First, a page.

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Pink Noise Machine for Baby Fred and Other Tiny Humans

Needing a distraction from the idle thoughts that come with global pandemic and democratic collapse, I started working last year on a pink noise machine to help our then-expected child. We welcomed Fred in December and he’s enjoying the lullaby block—Lullablock—on a daily basis, so I’m sharing the files in case it’s useful to others (link below).

It started with an innocent search for a noisemaker with a minimal appearance and no internet connection. Since the minute we told friends and family that a child was coming we have been fighting a war against the lazy aesthetic of baby things…


An online interior design service could vaporize the industry on the way to making shopping more efficient

I live in a townhouse in Lafayette Park, Detroit, a neighborhood designed by Mies van der Rohe, and am also an architect with a background in technology. When I saw the website Modsy offering interior design services for under $100 per room, and all conducted virtually, I needed to find out what makes it possible. So I signed up and asked Modsy to redesign my living room. Pitting Modsy vs. …


Once you see the #eaglepants you’ll never unsee them

This essay was written for Midwest Architectural Journeys, an excellent collection of essays about buildings and spaces across the center of the United States. Though the essay is about Detroit, the photos in this online version are from other cities. Use the text to find Detroit geo-eagles on your own. Buy the book and support small publishers!

Exploring a city for the first time, one chooses what threads they will pull to understand the architecture of the place and the people who built it. I look to the geo-ornithology: the population of stone and metal eagles that can be found…


“In the evolutionary urban order, Detroit today has always been your town tomorrow.” -Coleman A. Young, first Black Mayor of Detroit

Reading this quotation by Mayor Young for the first time, you will not know if it is an invitation or a warning until you visit. Some cities wow you with their skyline, others grab you with their natural beauty, or electrify you with their vibrant culture. Detroit has all of those things but Detroit is not about you, it is about Detroit. Come here and you will find a city that is proud of what it is today, while simultaneously and aggressively working towards whatever is next. This is not a place to be idly consumed, but a place to…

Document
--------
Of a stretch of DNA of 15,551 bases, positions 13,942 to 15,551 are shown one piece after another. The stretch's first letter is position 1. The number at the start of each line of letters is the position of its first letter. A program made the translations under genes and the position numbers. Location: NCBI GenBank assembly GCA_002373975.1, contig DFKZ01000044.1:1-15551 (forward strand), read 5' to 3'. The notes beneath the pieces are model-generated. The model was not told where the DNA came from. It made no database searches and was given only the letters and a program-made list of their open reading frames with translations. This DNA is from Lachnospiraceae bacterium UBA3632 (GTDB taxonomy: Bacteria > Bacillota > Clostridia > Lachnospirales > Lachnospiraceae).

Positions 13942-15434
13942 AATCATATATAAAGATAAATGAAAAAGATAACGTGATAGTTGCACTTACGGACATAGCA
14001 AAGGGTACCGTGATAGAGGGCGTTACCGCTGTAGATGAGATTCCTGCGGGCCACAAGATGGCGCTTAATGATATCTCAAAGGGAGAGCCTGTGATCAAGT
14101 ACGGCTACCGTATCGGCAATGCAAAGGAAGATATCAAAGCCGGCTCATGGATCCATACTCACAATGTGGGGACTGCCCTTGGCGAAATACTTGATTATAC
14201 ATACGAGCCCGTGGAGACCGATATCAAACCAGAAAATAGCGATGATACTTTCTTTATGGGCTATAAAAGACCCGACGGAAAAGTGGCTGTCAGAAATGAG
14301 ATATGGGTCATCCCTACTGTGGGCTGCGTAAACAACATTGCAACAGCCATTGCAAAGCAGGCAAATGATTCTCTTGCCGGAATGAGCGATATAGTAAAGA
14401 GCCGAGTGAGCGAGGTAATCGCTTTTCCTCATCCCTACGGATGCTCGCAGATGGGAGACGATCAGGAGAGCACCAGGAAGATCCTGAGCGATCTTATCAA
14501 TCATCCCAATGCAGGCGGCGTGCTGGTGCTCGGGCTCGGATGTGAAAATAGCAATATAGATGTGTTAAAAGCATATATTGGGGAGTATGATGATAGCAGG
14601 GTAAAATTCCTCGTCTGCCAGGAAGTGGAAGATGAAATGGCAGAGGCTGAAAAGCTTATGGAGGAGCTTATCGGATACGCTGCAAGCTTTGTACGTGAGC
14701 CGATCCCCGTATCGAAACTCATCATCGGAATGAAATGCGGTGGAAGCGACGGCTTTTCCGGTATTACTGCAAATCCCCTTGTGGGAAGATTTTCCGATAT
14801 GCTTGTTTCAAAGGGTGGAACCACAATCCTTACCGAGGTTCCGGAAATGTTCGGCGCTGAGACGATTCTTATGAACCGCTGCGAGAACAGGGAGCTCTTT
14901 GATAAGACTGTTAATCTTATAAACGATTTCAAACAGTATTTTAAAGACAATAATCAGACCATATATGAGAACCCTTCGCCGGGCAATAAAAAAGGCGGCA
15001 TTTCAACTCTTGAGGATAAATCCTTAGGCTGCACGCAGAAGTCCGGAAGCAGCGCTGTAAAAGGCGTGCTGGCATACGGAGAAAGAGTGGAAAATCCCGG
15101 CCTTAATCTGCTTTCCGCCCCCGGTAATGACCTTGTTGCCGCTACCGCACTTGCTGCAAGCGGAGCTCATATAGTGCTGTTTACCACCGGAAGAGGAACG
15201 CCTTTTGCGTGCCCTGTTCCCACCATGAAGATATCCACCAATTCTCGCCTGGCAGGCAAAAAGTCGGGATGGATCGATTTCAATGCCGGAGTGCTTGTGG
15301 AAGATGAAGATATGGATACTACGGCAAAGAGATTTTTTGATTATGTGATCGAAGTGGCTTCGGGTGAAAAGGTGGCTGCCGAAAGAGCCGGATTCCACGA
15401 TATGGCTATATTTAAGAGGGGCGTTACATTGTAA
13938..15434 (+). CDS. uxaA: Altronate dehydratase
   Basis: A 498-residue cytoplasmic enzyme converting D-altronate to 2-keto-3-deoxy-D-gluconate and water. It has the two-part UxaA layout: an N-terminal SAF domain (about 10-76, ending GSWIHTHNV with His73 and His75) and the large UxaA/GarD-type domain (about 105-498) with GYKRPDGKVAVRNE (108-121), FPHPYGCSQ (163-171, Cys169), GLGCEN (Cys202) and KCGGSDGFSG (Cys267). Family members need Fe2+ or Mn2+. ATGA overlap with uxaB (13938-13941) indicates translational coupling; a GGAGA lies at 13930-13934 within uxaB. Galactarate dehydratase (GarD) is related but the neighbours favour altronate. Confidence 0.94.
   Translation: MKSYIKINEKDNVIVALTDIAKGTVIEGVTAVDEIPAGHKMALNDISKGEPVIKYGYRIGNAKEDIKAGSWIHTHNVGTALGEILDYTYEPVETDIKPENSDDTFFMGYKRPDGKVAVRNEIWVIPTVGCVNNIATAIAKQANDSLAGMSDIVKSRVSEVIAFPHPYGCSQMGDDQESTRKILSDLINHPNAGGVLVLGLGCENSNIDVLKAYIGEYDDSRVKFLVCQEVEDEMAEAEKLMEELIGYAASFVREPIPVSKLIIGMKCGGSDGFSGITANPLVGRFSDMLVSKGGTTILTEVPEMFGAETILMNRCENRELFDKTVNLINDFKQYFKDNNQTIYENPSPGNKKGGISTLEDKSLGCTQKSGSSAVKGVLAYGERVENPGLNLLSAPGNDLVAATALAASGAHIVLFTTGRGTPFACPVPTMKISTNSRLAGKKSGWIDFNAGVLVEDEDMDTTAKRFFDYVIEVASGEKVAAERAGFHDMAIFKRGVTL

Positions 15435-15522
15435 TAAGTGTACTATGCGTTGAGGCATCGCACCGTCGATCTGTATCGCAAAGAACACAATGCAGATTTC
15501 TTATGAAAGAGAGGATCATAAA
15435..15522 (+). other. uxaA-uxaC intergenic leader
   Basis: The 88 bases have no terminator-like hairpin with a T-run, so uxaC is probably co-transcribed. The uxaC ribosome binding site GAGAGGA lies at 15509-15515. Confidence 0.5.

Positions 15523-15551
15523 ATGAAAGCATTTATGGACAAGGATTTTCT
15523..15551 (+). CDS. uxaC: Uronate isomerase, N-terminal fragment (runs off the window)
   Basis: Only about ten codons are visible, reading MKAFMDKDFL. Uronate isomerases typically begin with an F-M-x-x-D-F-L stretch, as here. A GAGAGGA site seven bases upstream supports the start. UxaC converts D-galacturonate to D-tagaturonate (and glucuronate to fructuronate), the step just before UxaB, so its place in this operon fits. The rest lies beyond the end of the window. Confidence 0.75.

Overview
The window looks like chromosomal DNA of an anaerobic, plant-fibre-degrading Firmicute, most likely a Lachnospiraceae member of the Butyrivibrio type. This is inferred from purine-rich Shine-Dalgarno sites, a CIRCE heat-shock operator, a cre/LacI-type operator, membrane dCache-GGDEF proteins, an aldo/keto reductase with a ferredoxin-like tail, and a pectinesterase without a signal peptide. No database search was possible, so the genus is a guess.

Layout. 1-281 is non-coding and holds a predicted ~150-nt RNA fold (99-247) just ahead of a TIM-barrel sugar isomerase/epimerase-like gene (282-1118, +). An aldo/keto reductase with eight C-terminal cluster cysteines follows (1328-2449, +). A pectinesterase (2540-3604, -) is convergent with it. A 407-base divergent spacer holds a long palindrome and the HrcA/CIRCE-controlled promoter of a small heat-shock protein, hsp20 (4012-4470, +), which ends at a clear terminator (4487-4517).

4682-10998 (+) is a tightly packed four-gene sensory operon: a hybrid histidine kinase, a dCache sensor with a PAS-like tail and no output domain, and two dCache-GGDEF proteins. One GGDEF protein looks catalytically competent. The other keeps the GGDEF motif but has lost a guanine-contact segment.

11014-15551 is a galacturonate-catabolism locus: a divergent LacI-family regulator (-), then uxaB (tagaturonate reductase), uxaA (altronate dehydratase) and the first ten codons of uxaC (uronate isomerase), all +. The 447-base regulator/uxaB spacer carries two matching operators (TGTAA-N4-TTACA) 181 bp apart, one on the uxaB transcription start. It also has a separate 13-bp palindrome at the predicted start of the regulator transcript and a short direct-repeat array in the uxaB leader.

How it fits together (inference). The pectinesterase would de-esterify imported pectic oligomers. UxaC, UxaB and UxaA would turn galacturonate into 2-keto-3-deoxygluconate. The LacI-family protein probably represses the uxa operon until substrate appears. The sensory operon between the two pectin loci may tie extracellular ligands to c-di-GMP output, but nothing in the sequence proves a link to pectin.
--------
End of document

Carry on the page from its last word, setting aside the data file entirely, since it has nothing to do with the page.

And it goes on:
How do we keep and share memories in the design studio?

Think about this next time you’re high up in a skyscraper: the architect probably slept through structures class. That’s because in architecture school, and design schools more broadly, studio courses are the pinnacle and students often devote a huge amount of their effort to studio at the expense of other coursework (if you‘re wondering what a studio is, scroll down to the bottom of this essay).

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Experimental memory device. Materials: paper, non carbon copy paper, pen

Typically studio is centered around two forms of interaction with the professor, desk critiques and pin ups. The latter are formal presentations in…


What happens to architects who graduate into uncertainty and recession?

This post is for my students and other designers and architects graduating in 2020. As part of my role as visiting professor of practice at the University of Michigan I’ve been listening to students ask questions about what COVID-19 means for their careers. The students I teach are working on their thesis projects right now, which means they’re facing an extremely high degree of uncertainty in the coming months. Seeking the wisdom of others who’ve been through similar experiences, I put a call out via Twitter, Facebook, and LinkedIn and am collecting a summary version of those threads below.

What could this mean for Architecture, Engineering, and Construction as an industry?


Week two of Teaching Remote but not Distant

How do 14 people scream all at once, via separate internet connections, in separate rooms, together across four cities and two continents? By drawing. We began the week with a shared whiteboard and a five minute countdown:

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Remote Architecture Education, March 2020

From everything that we know right now, the coming weeks will not be easy ones as COVID19 cuts the bottom out from under us. Everyone is adjusting, and in multiple ways, as each of their roles reorient to the reality at hand. Lots of plans changing, discussions about plans changing, and then all of it changing again before you can even get used to the new new.

At University of Michigan Taubman College of Architecture and Urban Planning I am teaching a graduate thesis studio with thirteen students at the moment. First the College went online-suggested, then online-only. The thesis…


An experimental workshop on urban spaces, interactions, and institutions

Looking out at the skyline of Manhattan, my father (a Texan at heart who had not been to NYC before) remarked in reverence, “look at all those bricks… all that work!” Cities are a matter battle of bricks and concrete and glass and steel and asphalt and bikes and people and trees, and they are each an unceasing work of art.

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It’s not the bricks that make Copenhagen different than Detroit though, it’s the way those cities make decisions about their respective piles of bricks: who uses them, how to use them, who gets to be involved in deciding…

Bryan Boyer

Buildings & cities & all the things between. More at bryanboyer.com

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